a. March 1971 Belfast. Three young soldiers from the Royal Highland Fusiliers (RHF), (stationed at Girdwood Barracks, Belfast), Dougald McCaughey (23) and two brothers, John and Joseph McCaig, aged (17) and (180 years respectively, were having a drink in at Mooneys bar in the centre of Belfast. In those days. despite some localised rioting, off duty soldiers could still come and go as they wished in the bars, clubs and discos of Belfast. Out of uniform, off duty and well intoxicated, they were not thought to be targets. In a previous bar, two young woman had attached themselves to the soldiers, (the women were members of PIRA’s women’s group, the Cumman – na – mBan, one unconfirmed was rumoured to be Maria McGuire). After a few more drinks the party was approached by a young man and a male friend. After a drink or two it was suggested that they should go off to a party. What the three young Scottish soldiers did not know was that the friendly former soldier was the leader of an IRA group from Ardoyne. Well plied with drink, McCaughey and the McCaig brothers were driven to a lonely mountain road outside Belfast where they stopped to relieve themselves. As they did so they were shot through the back of the head and their bodies left by the roadside.

b. The horrific killings, the cowardly manner in which they were carried out, sent shock waves through the province and the rest of the UK. Both the Official and Provisional IRA issued statements maintaining that none of their units were involved. The Provo’s statement was carefully worded since, although the killings were carried out by members of the IRA, those responsible had not been authorized to do so. It is known that Billy McGee, by then commander of the Provo’s in Belfast had not given the go ahead for the operation. He regarded it as unsoldierly and contrary to the principles of Republicanism.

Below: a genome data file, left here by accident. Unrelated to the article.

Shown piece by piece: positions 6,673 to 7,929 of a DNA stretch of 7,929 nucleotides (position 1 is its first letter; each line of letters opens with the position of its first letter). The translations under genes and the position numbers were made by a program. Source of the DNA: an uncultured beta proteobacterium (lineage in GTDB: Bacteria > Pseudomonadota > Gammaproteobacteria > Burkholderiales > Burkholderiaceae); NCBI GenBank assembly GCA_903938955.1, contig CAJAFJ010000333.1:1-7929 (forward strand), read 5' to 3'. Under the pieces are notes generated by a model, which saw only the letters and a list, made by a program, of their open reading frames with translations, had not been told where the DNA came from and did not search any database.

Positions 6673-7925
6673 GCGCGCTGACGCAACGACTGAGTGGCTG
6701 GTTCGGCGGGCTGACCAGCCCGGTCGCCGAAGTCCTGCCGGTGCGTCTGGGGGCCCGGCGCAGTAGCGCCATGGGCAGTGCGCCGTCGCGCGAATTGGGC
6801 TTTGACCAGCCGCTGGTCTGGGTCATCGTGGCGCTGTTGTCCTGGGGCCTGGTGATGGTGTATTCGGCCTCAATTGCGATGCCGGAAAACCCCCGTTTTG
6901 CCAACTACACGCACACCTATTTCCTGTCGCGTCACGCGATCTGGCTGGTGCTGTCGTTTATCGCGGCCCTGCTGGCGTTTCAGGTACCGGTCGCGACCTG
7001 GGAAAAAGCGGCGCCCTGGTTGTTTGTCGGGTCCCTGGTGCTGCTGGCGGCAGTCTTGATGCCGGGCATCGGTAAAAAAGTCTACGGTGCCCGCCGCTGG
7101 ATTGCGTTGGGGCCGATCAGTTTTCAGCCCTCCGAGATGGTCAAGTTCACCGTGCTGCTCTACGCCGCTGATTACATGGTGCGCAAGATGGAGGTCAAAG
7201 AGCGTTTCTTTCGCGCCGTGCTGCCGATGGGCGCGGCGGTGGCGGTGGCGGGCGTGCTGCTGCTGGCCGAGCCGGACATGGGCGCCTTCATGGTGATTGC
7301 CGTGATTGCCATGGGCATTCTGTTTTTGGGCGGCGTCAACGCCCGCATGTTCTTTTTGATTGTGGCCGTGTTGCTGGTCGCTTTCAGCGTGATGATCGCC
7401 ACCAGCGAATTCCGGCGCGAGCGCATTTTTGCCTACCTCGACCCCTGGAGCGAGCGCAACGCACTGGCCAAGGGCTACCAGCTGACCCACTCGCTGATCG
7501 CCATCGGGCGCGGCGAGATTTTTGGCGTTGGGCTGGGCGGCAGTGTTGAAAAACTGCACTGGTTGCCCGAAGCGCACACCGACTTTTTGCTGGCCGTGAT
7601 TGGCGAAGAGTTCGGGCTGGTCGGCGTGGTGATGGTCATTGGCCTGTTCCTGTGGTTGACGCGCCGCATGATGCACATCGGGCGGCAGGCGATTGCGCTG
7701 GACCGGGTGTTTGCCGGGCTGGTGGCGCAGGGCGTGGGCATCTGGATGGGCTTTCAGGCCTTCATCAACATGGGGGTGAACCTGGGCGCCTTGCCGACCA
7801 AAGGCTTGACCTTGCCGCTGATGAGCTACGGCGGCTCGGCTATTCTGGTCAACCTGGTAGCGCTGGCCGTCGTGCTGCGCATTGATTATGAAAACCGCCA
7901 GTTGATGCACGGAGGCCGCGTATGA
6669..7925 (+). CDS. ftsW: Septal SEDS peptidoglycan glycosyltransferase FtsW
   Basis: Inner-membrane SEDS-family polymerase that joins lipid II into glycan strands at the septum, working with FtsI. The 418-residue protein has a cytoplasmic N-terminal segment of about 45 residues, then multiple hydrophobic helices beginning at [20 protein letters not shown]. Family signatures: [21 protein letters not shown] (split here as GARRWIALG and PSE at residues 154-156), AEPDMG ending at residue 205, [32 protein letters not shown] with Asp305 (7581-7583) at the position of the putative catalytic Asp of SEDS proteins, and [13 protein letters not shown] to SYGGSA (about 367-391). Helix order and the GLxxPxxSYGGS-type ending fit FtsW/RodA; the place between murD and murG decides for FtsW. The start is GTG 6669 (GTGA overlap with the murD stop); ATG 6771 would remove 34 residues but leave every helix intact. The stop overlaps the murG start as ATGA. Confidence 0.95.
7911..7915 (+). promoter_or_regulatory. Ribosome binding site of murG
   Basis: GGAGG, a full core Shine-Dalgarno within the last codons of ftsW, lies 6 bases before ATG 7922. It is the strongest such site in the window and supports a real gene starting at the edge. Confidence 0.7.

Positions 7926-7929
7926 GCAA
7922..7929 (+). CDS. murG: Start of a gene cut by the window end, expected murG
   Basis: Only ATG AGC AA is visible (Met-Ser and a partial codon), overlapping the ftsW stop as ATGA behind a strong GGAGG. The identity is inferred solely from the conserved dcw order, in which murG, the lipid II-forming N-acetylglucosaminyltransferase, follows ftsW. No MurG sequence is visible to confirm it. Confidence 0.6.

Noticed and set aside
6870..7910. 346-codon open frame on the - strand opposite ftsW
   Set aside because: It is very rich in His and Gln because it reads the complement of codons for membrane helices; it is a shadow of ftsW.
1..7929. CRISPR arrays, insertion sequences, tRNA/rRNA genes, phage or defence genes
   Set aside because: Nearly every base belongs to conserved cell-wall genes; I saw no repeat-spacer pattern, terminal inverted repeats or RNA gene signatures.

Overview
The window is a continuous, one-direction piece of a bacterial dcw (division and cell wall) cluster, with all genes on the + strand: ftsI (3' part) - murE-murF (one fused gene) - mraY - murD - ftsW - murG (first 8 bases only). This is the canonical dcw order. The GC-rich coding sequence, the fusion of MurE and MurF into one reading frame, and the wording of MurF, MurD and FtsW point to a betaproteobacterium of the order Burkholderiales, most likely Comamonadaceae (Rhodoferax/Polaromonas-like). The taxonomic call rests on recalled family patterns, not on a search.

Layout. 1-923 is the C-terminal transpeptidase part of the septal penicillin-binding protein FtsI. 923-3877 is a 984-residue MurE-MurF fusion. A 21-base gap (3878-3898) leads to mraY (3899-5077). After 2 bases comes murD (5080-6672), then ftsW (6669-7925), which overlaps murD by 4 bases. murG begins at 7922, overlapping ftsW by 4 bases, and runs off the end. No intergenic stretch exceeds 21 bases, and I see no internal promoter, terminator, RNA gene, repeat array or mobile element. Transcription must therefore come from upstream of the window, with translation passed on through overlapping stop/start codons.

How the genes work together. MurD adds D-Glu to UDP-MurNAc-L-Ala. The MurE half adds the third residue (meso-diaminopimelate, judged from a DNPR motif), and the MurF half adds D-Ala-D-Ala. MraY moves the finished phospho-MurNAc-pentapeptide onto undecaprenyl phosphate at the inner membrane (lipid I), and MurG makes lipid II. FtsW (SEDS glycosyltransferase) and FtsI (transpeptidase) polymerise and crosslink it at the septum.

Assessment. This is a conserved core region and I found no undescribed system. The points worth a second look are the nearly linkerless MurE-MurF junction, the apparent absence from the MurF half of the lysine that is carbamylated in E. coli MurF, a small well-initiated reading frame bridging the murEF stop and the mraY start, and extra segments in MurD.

c. The former British Army soldier who had enticed the three young men to their deaths came from Ardoyne. At the time he was serving in Cyprus he applied to join the SAS, but was deemed to be mentally unsuitable. On his return to the UK he left the army disillusioned. The Special Branch knew him to be a psychopath who, (whilst deployed to anti terrorist duties in Cyprus had executed a civilian in controversial circumstances). The Ardoyne IRA knew he had had served with the British Army but were not aware of his controversial history. Special Branch officers were not at all surprised he was prepared to kill, it was his way of getting back at the British Army.